THE meeting of Storrington and Sullington Parish Council on Tuesday September 20 was attended by an unusual number of people who came to hear invited members of the Waitrose development team explain their proposals for expansion.
Waitrose, in Storrington since spring 2010 in the former Somerfield premises, had already exhibited a display of the proposed plans to which the response had been largely positive. On this occasion, however, those with strong reservations turned out to make their opinions heard.
Objections from the floor were based on size and design of the proposed development, impact on existing business and increase in traffic.
The development team cited the use of modelling to inform their design decisions but unfortunately such methods rarely reflect the actuality of individual situations and circumstances, being based largely on averages. In researching models for assessing likely traffic increase in connection with a residential development in the village, I was given this information by West Sussex County Council:
“In terms of assessing impact on the highway network, a development is detailed as having a material impact upon the highway network if it generates 30 or more vehicle movements in any given hour, or would result in an increase of 10 or more movements again in any given hour through a given junction that is known to suffer from existing congestion issues.”
While understanding the problems that Waitrose has in conducting its business in the cramped conditions available, it was less than impressive to hear their representative state that the alternative to the planned development could be closure of the store. Most of the residents present were happy to have Waitrose in Storrington but objected strongly to the size of the proposed development.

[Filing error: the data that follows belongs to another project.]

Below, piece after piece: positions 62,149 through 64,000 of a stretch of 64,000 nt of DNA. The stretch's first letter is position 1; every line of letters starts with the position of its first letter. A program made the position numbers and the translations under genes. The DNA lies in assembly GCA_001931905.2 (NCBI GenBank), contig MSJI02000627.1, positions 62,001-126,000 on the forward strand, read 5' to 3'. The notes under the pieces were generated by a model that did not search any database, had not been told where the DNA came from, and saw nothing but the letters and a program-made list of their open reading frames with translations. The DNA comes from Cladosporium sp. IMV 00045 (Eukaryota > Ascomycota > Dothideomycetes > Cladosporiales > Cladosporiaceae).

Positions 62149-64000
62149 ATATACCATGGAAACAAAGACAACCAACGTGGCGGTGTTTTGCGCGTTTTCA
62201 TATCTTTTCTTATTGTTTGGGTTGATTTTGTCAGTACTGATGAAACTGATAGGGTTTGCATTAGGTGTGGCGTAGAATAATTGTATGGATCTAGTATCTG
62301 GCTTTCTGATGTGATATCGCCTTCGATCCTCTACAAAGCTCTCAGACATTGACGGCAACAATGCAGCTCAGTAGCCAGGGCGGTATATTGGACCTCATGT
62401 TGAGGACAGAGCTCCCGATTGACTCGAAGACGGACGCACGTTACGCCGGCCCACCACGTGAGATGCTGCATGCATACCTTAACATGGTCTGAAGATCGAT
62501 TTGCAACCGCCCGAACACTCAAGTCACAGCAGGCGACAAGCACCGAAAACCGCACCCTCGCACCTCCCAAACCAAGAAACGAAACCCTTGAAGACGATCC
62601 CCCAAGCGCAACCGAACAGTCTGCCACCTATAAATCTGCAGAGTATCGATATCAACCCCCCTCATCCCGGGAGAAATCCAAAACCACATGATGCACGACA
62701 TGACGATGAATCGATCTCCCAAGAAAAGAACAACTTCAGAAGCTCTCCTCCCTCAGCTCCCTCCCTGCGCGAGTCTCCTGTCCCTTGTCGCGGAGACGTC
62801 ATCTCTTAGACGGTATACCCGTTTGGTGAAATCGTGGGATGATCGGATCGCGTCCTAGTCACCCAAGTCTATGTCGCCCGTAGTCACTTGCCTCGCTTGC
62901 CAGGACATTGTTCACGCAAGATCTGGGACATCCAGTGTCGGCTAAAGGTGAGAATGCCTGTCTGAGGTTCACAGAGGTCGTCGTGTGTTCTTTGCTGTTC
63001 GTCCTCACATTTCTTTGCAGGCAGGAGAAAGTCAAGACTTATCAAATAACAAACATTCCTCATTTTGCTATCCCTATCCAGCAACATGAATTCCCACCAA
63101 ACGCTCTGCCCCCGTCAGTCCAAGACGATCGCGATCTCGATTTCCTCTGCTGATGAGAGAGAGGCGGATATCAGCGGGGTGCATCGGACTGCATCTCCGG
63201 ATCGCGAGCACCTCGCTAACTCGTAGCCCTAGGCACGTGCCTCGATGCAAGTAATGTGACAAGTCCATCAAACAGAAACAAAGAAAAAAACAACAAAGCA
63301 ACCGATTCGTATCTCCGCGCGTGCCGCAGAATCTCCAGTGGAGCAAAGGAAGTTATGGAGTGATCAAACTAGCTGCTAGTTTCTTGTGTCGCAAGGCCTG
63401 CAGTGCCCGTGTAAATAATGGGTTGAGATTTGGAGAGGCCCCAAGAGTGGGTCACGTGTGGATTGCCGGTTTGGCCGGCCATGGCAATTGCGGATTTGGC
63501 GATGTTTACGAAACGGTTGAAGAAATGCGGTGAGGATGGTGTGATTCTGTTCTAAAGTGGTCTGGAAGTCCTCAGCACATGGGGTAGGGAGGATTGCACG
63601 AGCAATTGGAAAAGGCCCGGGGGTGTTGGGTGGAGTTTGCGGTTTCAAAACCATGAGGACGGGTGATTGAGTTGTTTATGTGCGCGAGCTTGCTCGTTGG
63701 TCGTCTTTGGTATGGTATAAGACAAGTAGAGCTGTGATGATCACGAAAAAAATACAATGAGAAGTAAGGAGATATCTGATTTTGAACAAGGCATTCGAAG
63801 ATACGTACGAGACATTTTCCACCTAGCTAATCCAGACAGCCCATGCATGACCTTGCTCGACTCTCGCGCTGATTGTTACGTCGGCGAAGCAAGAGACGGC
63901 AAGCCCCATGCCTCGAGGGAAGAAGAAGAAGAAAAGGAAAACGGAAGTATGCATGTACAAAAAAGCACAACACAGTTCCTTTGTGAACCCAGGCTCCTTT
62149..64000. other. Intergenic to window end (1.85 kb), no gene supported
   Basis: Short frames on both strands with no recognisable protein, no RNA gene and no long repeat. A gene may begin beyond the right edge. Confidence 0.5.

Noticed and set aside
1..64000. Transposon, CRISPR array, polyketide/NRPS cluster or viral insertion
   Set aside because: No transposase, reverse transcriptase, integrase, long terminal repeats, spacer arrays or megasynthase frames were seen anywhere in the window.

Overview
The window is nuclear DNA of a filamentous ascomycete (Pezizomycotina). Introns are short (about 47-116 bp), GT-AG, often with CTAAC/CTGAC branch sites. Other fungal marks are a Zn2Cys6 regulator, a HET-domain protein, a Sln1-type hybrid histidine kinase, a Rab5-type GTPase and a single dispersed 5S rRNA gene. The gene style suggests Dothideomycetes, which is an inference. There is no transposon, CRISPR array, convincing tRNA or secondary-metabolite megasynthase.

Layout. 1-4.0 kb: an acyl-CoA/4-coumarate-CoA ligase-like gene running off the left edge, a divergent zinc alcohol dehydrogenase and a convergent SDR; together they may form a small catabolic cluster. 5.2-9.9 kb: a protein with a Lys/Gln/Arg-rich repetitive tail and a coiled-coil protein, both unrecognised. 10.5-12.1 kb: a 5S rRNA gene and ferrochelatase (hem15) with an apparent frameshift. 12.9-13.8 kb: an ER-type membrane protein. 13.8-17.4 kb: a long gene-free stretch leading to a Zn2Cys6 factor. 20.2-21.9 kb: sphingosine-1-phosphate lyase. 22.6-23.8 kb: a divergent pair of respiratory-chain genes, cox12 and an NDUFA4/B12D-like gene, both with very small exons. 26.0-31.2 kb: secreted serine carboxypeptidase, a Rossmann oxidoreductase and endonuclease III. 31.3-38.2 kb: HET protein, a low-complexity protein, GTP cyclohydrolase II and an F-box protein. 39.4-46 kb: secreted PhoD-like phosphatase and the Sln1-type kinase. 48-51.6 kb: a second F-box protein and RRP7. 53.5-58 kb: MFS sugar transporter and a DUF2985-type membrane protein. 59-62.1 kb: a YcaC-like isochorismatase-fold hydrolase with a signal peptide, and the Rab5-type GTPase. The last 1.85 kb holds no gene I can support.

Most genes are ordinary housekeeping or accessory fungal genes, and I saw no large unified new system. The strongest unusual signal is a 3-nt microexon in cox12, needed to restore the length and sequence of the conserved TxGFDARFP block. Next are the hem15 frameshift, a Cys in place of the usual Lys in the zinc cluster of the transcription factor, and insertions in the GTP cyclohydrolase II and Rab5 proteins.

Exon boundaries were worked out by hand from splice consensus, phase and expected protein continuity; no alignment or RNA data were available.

Significantly, members of the development team referred several times to Storrington as a ‘Town’. It is clearly a village with all the problems of infrastructure that entails.
Despite proposals to introduce traffic-calming measures, such as another mini-roundabout, the closure to traffic of Old Mill Drive would mean that bus-stops would be resited to the High Street.
In the absence of space for bus bays in each direction, such a move could only further impede traffic flow.
Air quality was mentioned by several residents and the only sensible solution to this existing problem would be a reduction in traffic.
With current residential plans added to the Waitrose proposals traffic can only increase.
Although the regeneration of Storrington is a laudable impulse, this can only occur if a diverse range of businesses can be encouraged to operate in the village. Shortly after Waitrose arrived, two businesses dealing in perishables closed.
It is to be hoped that Waitrose and those responsible for delivering planning advice and decisions in West Sussex will reflect on the views of the public, many of whom live in Storrington itself and are only too aware of the problems besetting the village.
The problem for Waitrose is the extent to which it wishes further to invest in Storrington if its expansion is to be restricted.
Fairfields, Browns Lane, Storrington